Everyone Has Their Shit, and This Is Mine
‘That’s practically rape’
[When I was writing, I didn’t want to over explain years-past experiences, but will explain the following wasn’t the first time I’d say my consent was simply not there. On editing this, I realised how much shame and embarrassment I clearly still feel to all of these events. The reoccurrence, I debate between a cultural problem and a personal one. Is the common factor a cause?]
I’ve been in Australia for about a year now on a working-holiday visa. To extend it you need eighty-eight days of rural work, and it was my focus for months. Through a huge relationship disaster and other odds and ends, if hadn’t of gotten the second year I think my sense of failure would have been overwhelming. I should also explain that I stayed on the farm with a ‘better the devil you know’ mentality for a month after everything happened. In the isolated sphere, it made sense to me; despite that I spent every night sleeping fully clothed, fearing I’d be raped. In summary, it was pretty fucked up.
‘I’m worried about him, he’s getting worse.’
‘I saw your boobs last night, it was dark, but I saw them.’
In May, while I was on the farm, the farmer came into my room drunk. It had been a birthday that night, and I had returned with his son (aged fourteen), his son’s friend and another girl on the farm much earlier. There was no lock on the door and I was sleeping in there alone. Coming to, I was aware of something happening, but only on waking up more, I realised he had taken the covers off me in bed and had been running his hands over and up my legs and then onwards to my vagina. While he was feeling me up I could hear him exhaling and groaning. I knew he was over me and obviously trying to sleep with me, but in pure shock I was just trying to grasp at the covers and retain some sort of dignity and to my mind, safety. (Hiding under the covers, how cliché, right?) Telling him to get the fuck off, he repeatedly stated the usual phrases of encouragement he gave me daily ‘aw come on’ etc. and trying to get the covers off me again. I remember amongst the panic, the tugging with those covers. Holding onto those sheets with all I had and kicking him away. Eventually he gave up and left. Thank God, he left.
‘Come on, you’ll enjoy it.’
‘He would never rape you.’
‘He would never go that far.’
For two months he had sexually harassed me; he asked to go down on me numerous times per day; he proposed sex with me in paddocks, in the kitchen, in the car. It was exhausting and stressful. I never initiated anything. This is a man of forty-seven; a father of four, one girl my age. I wasn’t interested, and told him so. The word ‘no’ was something of empty meaning. He was incredibly emotionally manipulative. He often aggressively called me naïve, belittled me, and began sentences with ‘If you’re going to be of any use’. He didn’t like me texting people and would try and check my phone. He had power over me with the visa. I’d come so far and he knew it. I felt powerless. Who would believe any of it, in a small country town, more significantly, who would care?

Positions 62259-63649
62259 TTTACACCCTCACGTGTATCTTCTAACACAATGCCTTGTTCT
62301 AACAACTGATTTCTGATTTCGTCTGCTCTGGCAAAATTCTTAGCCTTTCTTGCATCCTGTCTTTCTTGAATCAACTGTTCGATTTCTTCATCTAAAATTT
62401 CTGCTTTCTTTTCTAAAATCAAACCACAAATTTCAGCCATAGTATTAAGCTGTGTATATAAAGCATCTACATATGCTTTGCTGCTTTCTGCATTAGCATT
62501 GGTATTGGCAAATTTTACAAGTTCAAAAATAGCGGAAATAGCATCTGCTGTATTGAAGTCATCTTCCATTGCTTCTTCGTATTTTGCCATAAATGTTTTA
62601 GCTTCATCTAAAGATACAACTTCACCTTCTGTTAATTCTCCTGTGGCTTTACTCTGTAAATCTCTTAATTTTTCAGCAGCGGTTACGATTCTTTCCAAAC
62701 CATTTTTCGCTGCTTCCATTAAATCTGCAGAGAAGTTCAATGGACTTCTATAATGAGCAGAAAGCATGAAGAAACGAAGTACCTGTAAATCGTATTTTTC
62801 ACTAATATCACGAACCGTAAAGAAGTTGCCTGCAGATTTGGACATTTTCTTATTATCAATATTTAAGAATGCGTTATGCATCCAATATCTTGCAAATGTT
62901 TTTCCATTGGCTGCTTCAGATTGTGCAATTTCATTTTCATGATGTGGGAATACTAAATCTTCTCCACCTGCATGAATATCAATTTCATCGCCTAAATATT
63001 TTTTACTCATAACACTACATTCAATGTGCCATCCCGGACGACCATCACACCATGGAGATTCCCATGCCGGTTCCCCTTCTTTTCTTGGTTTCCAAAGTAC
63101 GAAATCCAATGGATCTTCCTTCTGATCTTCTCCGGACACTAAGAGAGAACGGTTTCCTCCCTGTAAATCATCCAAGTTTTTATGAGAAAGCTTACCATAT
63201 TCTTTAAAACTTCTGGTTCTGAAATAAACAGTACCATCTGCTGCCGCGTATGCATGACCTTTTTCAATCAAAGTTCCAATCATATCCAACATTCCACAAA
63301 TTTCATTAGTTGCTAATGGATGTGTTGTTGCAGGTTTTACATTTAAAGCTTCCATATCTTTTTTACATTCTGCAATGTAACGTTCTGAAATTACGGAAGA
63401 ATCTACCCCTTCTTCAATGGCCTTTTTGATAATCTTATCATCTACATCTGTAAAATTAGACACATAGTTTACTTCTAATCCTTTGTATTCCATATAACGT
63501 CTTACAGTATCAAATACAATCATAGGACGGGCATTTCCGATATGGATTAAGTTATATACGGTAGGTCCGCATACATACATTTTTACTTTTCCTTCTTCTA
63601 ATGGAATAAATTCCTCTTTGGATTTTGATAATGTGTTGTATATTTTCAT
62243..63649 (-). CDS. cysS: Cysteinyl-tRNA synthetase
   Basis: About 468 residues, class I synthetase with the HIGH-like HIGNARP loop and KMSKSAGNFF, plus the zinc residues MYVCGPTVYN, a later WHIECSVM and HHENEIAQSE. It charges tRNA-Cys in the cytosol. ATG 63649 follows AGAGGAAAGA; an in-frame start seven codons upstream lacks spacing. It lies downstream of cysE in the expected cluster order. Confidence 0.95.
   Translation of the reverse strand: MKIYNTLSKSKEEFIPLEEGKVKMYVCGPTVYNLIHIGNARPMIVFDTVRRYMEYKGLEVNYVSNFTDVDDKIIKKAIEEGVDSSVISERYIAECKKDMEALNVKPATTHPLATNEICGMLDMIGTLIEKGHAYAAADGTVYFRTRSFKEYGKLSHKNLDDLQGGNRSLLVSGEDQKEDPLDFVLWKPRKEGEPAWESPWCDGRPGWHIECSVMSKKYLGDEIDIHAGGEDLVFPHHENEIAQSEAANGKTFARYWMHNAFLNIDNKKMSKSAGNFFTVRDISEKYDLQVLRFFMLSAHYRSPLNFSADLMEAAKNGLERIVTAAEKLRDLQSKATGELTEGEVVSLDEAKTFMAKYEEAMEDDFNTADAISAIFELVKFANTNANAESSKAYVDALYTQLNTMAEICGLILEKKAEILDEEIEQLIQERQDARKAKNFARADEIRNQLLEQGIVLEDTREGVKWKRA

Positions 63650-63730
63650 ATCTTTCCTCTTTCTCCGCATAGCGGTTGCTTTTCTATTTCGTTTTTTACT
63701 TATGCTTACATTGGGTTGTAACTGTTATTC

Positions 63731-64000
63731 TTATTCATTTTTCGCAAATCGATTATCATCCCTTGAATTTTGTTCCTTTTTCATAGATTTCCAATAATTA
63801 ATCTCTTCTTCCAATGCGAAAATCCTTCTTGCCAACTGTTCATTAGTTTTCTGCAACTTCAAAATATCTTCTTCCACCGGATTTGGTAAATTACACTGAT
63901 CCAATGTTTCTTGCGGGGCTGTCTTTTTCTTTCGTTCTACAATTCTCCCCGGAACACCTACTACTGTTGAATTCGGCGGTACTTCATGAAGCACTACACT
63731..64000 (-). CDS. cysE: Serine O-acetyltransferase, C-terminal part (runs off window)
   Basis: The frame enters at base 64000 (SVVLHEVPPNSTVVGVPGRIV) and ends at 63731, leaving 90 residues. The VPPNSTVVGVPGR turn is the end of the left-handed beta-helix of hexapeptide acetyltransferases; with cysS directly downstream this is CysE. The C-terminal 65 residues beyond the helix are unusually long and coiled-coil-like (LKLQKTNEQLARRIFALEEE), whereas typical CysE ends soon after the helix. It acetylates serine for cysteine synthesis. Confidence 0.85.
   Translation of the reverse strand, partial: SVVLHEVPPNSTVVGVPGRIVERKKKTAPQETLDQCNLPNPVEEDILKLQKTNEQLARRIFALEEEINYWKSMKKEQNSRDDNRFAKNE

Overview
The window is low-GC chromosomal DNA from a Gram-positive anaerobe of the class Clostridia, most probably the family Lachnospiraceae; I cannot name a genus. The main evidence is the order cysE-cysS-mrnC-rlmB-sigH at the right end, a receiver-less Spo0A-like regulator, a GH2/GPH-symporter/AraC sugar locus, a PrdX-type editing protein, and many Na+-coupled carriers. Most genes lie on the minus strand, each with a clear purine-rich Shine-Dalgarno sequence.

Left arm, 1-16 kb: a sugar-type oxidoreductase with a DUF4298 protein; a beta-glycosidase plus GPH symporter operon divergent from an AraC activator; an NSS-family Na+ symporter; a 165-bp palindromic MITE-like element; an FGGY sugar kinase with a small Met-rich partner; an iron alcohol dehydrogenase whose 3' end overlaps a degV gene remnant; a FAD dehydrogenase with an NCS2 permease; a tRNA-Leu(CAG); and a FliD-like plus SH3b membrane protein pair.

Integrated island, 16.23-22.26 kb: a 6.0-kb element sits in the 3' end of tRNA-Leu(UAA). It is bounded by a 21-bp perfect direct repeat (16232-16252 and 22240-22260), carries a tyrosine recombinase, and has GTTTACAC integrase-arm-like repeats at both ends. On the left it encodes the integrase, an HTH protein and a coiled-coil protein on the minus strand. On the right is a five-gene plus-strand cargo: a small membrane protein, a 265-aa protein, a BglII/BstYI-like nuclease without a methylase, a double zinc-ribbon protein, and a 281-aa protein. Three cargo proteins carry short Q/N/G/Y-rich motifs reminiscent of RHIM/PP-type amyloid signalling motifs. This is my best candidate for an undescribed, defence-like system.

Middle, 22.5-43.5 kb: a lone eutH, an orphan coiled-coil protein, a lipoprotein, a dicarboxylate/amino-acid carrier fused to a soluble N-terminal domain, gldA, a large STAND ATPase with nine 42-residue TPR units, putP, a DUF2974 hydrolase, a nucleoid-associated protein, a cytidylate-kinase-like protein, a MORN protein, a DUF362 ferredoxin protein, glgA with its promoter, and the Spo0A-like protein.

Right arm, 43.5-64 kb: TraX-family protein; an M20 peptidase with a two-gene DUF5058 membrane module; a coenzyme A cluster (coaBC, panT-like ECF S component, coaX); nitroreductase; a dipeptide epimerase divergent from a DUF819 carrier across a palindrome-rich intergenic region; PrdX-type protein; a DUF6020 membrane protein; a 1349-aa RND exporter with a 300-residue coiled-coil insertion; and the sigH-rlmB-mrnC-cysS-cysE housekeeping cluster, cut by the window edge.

‘At least you weren’t raped’
‘I don’t even want to think about it’
The after effects of the farm were probably tenfold what I would have expected. In reality, when I got back to Adelaide, I was ‘safe’. In my reality, I’d never felt more anxious and afraid. I think (weirdly) one of the worst experiences I had, was walking home from a supermarket at around 6pm. It was dark, but only just, well lit streets and comfortably busy. I turned down a lift home, because it was a five minute walk and I wanted to force myself to do it. I didn’t want to be afraid, I wanted to feel like myself: normal. Despite everything, I had a breakdown walking back. I was cripplingly petrified; it was all irrational and I knew it. If it were as easy as just the situation in theory, you could explain it all away. After all, what was the worst that would really happen? But, it was who I had become. Watching every person around; stopping and waiting if someone was walking behind; glancing back and forth in every direction. It is exhausting to be that fully aware all the time, and to always plan a strategy out of each worst case scenario.
In regards to other things, in daily life, bars and public spaces aren’t a no-go zone but bring out fear and anxiety. Some (granted the minority) guys still feel they can ‘own’ your body, grabbing you, putting their arms around you – and you get mocked for refusal. Personal space becomes difficult, even with people you want to go out with and trust. It’s not always bad, some people you click with, but if can be frustrating to have to define and excuse your behaviour. E.g. I don’t want to go to that restaurant it’s too busy or I don’t really feel comfortable you being sat so close to me.
It will be a problem that is never solved, and some fears may last forever. Whatever happens though, I think you have to own your experiences and memories. I might not have wanted it, but the experience is mine and I can do what I want with it. Other people will never fully understand, and that’s ok, as long as I have people that try to. Personally, I see it as a sign that I need to take care of myself more because I can’t rely on others to. Debatably, a lesson of who I allow in my personal space and give my time. This, for longer than I’d like to admit, has been the wrong people. Even more controversially, I’ll be more careful as a female (yes, yes I hate that bullshit too, but it’s true). I never want anyone to remain in the sort of position I did. Focus on those who really love you, and would do anything for you.
‘Counsellor: What’s the one thing that you feel is worth living for when everything seems bad?
Me: I suppose, the hope that things will get better.’
‘Counsellor: When you feel those thoughts coming on, what can you do to distract yourself?
Me: Make a cup of tea.’
(I can’t deny I’m British)